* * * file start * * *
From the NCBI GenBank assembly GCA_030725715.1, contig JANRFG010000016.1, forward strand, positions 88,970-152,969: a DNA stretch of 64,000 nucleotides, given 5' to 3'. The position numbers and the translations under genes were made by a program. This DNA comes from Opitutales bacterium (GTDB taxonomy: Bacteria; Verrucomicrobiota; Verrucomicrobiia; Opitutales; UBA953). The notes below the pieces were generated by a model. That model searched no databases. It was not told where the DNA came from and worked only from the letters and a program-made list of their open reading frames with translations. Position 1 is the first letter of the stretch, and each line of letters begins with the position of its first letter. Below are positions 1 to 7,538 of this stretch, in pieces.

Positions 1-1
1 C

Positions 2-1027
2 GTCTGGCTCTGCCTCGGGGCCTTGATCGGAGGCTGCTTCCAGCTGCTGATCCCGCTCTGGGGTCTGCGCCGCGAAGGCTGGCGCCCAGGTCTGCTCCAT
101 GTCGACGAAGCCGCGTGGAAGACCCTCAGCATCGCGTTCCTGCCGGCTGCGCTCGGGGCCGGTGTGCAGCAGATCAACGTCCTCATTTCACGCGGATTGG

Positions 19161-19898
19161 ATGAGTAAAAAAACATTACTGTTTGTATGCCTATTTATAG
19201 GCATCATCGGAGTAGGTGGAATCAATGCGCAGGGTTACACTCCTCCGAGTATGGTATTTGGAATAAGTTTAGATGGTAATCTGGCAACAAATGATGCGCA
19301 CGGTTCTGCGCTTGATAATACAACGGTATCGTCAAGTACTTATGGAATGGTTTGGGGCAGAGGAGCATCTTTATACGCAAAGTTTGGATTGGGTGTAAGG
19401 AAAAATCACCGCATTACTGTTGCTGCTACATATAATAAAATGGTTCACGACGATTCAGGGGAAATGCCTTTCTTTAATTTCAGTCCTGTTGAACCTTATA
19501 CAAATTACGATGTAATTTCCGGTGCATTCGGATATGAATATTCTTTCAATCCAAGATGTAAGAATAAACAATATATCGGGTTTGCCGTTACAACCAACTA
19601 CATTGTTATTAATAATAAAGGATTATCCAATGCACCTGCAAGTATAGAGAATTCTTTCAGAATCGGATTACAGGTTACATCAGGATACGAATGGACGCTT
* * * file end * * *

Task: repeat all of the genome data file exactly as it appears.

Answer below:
From the NCBI GenBank assembly GCA_030725715.1, contig JANRFG010000016.1, forward strand, positions 88,970-152,969: a DNA stretch of 64,000 nucleotides, given 5' to 3'. The position numbers and the translations under genes were made by a program. This DNA comes from Opitutales bacterium (GTDB taxonomy: Bacteria; Verrucomicrobiota; Verrucomicrobiia; Opitutales; UBA953). The notes below the pieces were generated by a model. That model searched no databases. It was not told where the DNA came from and worked only from the letters and a program-made list of their open reading frames with translations. Position 1 is the first letter of the stretch, and each line of letters begins with the position of its first letter. Below are positions 1 to 7,538 of this stretch, in pieces.

Positions 1-1
1 C

Positions 2-1027
2 GTCTGGCTCTGCCTCGGGGCCTTGATCGGAGGCTGCTTCCAGCTGCTGATCCCGCTCTGGGGTCTGCGCCGCGAAGGCTGGCGCCCAGGTCTGCTCCAT
101 GTCGACGAAGCCGCGTGGAAGACCCTCAGCATCGCGTTCCTGCCGGCTGCGCTCGGGGCCGGTGTGCAGCAGATCAACGTCCTCATTTCACGCGGATTGG

Positions 19161-19898
19161 ATGAGTAAAAAAACATTACTGTTTGTATGCCTATTTATAG
19201 GCATCATCGGAGTAGGTGGAATCAATGCGCAGGGTTACACTCCTCCGAGTATGGTATTTGGAATAAGTTTAGATGGTAATCTGGCAACAAATGATGCGCA
19301 CGGTTCTGCGCTTGATAATACAACGGTATCGTCAAGTACTTATGGAATGGTTTGGGGCAGAGGAGCATCTTTATACGCAAAGTTTGGATTGGGTGTAAGG
19401 AAAAATCACCGCATTACTGTTGCTGCTACATATAATAAAATGGTTCACGACGATTCAGGGGAAATGCCTTTCTTTAATTTCAGTCCTGTTGAACCTTATA
19501 CAAATTACGATGTAATTTCCGGTGCATTCGGATATGAATATTCTTTCAATCCAAGATGTAAGAATAAACAATATATCGGGTTTGCCGTTACAACCAACTA
19601 CATTGTTATTAATAATAAAGGATTATCCAATGCACCTGCAAGTATAGAGAATTCTTTCAGAATCGGATTACAGGTTACATCAGGATACGAATGGACGCTT